2. Is there one special tool or piece I’ve been dreaming of? Don’t put a KitchenAid mixer on your registry just because you think you ought to. But if you’re an avid baker and you’ve dreamed of that perfect hot pink, glittery mixer, then there you go. (For me, I had dreamed of plain white bone china for years. It’s not the most practical kitchen item, but I wanted high-quality, beautiful china, and now every time I take a piece out of my cabinet I think of my in-laws and my mother’s friends who helped us buy it.)

3. Is there anything I would like to learn in the kitchen? This is a dangerous path to travel (think of all those discarded chocolate fondue sets and pizza stones). But if you are serious about learning something new (bread-baking, beer-brewing, canning and preserving) then think about registering for tools or books to take your new skills to the next level.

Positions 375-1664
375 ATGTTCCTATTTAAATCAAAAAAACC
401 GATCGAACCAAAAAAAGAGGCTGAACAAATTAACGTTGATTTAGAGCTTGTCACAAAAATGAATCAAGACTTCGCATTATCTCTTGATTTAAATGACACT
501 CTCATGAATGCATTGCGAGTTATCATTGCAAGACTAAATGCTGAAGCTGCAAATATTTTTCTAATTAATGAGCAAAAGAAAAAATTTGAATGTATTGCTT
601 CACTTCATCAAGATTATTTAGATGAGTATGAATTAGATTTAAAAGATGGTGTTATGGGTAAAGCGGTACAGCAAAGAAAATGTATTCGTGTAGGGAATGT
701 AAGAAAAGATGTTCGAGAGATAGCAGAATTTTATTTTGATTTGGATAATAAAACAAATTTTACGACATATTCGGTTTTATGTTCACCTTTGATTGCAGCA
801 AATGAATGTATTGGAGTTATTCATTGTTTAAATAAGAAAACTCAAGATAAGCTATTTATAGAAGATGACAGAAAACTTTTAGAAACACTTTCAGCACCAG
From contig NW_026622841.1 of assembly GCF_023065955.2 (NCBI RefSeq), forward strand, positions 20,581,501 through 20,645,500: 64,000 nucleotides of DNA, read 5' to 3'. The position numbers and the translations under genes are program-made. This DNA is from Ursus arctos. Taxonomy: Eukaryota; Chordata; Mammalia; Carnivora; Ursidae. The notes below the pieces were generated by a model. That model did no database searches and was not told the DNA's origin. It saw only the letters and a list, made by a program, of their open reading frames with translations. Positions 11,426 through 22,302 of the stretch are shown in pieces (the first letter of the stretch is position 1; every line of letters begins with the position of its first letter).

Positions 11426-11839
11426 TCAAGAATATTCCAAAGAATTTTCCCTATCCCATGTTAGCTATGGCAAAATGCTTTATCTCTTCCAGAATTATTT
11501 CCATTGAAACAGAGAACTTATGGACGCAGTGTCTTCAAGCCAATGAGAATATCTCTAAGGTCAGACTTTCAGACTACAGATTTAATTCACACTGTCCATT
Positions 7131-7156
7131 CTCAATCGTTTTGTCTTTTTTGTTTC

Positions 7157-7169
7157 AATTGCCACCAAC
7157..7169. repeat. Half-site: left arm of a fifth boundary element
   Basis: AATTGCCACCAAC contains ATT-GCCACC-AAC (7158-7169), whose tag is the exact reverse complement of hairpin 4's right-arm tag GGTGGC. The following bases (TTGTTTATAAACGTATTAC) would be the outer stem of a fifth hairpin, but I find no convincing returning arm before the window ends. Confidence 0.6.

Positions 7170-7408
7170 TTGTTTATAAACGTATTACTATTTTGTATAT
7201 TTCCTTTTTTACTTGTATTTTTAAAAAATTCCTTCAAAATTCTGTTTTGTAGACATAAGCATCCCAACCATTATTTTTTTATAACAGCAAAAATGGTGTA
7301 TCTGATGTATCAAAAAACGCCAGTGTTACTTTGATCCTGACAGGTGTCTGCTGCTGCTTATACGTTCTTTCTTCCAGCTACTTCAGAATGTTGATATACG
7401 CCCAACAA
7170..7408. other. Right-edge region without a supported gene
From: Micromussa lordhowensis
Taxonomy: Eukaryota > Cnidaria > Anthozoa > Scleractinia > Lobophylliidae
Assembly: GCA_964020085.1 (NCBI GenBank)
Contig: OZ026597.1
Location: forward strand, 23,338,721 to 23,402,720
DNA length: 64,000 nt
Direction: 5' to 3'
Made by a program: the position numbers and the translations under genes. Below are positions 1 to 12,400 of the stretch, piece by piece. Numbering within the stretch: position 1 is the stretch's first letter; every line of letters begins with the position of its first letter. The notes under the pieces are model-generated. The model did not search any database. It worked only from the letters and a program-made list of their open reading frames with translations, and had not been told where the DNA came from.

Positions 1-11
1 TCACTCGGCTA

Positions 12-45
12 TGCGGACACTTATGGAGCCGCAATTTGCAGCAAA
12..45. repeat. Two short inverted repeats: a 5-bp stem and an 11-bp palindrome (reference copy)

4. Is there anything that would make it easier to help others or to be more hospitable? I had only a handful of flatware when I got married, so I registered for 12 (yes, 12!) sets of handsome, affordable flatware. I treasure the fact that one set was given to us by my college-aged brother. This, as well as the rest of the sets, helped out when we hosted Thanksgiving for 12. Another practical wedding gift I love is my 9×13 pans with snap-on covers. I use them for potlucks and for taking meals to friends’ homes.

5. How can I make my kitchen greener or more sustainable? My husband and I wanted to start composting kitchen waste, so we put a Naturemill indoor composter on our registry. It was the only big-ticket item on our list, and we were surprised and incredibly grateful when a friend promptly bought it for us. It was a fun experience, learning how to compost (and using that compost in our garden!) during our first year of marriage. Other green ideas: Compost buckets, reusable produce bags, glass storage containers.